Monday, August 2, 2010
Gluten Free in College
Actually preparing for my celiac son in college began over a year before. We visited a half-dozen or so colleges in his decision process, and he got used to me asking about special dietary needs. Luckily, he didn’t have to make his decision based upon his dietary needs. He found a school that felt just right, applied for early decision, and was done with the college application process by December 15. When we visited the school for admitted students’ day, we asked for gluten free lunches, which to their credit they were able to provide. Then we toured the main dining hall with a staff member and noted that there was no dedicated toaster, no stash of gluten free breads on the line, and no separate condiments. Clearly, I had my work cut out for me—I needed to impart in my son the importance of advocating for himself, and I had to take the initiative in opening the dialogue for him.
About a month before he was to begin his first semester, I e-mailed the dietician listed on his school’s dining hall website and addressed my concerns after visiting the dining hall. She responded to my concerns, and informed me that her organization, Bon Appetite Management Company, was in the process of beginning a celiac training initiative company-wide. The dietician also put us in touch with the college’s executive chef. By the time my son arrived on campus, a lot had changed, including the debut of a dedicated GF toaster. At orientation, my son and I met with the executive chef and discussed how to manage my son’s dietary requirements. This had the effect of opening up a student/chef dialogue. The chef asked my son to set up a time for coffee, and they walked through and discussed all campus dining halls. The executive chef was very student-friendly and offered to have his staff make anything my son wanted and to prepare gluten free versions of meals ahead of the other meals they were making. I am happy to report that my son was not once glutened in the campus dining halls.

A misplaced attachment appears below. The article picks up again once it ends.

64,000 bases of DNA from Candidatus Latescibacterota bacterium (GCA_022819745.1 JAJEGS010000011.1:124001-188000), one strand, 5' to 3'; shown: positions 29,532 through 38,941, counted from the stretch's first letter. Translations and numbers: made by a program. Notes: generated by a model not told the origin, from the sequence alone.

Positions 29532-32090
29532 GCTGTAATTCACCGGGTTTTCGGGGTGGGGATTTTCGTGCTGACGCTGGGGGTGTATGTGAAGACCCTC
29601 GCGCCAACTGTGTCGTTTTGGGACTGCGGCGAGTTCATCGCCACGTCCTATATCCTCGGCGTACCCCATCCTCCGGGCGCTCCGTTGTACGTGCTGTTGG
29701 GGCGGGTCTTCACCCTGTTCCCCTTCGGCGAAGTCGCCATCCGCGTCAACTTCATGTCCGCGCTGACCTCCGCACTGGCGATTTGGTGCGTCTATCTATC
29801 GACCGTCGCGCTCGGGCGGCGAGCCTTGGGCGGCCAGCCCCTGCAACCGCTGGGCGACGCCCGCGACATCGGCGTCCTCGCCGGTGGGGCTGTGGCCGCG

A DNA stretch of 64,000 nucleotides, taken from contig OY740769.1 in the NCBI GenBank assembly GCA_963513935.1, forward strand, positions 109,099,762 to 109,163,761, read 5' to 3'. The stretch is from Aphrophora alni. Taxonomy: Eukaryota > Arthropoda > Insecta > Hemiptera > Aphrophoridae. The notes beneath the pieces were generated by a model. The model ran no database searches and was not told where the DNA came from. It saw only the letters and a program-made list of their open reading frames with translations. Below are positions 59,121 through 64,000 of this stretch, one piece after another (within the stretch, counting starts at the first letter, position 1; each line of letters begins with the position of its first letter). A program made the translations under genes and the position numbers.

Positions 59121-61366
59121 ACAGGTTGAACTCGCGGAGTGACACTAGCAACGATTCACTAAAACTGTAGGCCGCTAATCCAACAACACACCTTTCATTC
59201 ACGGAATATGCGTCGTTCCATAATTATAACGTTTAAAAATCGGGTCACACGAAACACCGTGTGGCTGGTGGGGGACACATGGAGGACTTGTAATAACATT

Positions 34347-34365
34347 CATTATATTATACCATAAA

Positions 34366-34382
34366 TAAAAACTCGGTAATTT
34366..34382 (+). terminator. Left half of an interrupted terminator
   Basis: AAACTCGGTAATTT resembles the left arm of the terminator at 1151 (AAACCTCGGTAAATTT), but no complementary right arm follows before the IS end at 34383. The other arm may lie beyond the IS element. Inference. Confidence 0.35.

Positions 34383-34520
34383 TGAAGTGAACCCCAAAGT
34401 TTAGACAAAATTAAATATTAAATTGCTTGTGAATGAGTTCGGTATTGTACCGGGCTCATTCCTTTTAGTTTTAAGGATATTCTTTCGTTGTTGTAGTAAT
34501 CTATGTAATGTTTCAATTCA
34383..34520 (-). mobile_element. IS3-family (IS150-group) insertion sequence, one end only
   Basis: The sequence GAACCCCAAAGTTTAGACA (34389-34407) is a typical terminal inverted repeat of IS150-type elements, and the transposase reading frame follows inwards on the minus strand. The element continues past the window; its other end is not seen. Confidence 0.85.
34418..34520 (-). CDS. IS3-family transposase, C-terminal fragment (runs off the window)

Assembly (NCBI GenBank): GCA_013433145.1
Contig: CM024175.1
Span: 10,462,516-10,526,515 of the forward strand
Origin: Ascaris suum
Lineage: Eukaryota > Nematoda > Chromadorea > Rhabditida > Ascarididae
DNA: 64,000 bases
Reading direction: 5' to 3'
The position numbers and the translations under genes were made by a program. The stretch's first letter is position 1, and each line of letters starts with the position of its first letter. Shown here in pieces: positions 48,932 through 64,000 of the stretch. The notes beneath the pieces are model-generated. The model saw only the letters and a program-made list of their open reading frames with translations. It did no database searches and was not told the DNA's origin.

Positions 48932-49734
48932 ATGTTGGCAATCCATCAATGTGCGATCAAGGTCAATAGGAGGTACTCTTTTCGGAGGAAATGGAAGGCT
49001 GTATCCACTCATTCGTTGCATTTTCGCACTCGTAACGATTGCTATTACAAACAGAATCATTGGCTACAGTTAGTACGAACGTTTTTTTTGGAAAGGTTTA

Despite a tremendous working relationship with the chef, gluten free dining in college for my son was not without its challenges. Getting him to advocate for himself took time. For example, my son sometimes found himself in the position of holding up the service line of hungry students and stressed out servers, so he just ate yogurt and salad instead. And meals are social times at college; the offer for made-to-order gluten free meals was great in principle, but when my son was dining with friends, they were often finished eating by the time he got his meal.
I had another conversation with the dietician after school was over for the summer, and we reviewed my son’s dining hall experience. I shared a number of my son’s observations, like “Why does barley have to be sitting in the middle of the salad bar where students can accidentally drop it into other offerings?” By the time he starts school again in several weeks, the salad bar will be organized to minimize contamination, and the staff will make an attempt to bake some extra gluten free meals, “fast food,” that can be micro-waved or minimally heated in a pinch. We couldn’t have asked for a much better gluten free college dining service.
The dining halls of the following schools are managed by Bon Appetite:
Case Western Reserve University
Dominican University of California
Lewis & Clark College
Massachusetts Institute of Technology
Mount St. Mary's College
St. Olaf College
University of Pennsylvania
University of Redlands
University of San Francisco
Washington University in St. Louis